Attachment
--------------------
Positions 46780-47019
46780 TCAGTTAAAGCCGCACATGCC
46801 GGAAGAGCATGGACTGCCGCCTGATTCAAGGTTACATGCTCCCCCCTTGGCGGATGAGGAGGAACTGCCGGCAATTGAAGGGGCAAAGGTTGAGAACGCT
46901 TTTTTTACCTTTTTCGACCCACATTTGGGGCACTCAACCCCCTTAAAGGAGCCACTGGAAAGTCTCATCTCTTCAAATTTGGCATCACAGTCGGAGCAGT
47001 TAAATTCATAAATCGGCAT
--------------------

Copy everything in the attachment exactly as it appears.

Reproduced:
Positions 46780-47019
46780 TCAGTTAAAGCCGCACATGCC
46801 GGAAGAGCATGGACTGCCGCCTGATTCAAGGTTACATGCTCCCCCCTTGGCGGATGAGGAGGAACTGCCGGCAATTGAAGGGGCAAAGGTTGAGAACGCT
46901 TTTTTTACCTTTTTCGACCCACATTTGGGGCACTCAACCCCCTTAAAGGAGCCACTGGAAAGTCTCATCTCTTCAAATTTGGCATCACAGTCGGAGCAGT
47001 TAAATTCATAAATCGGCAT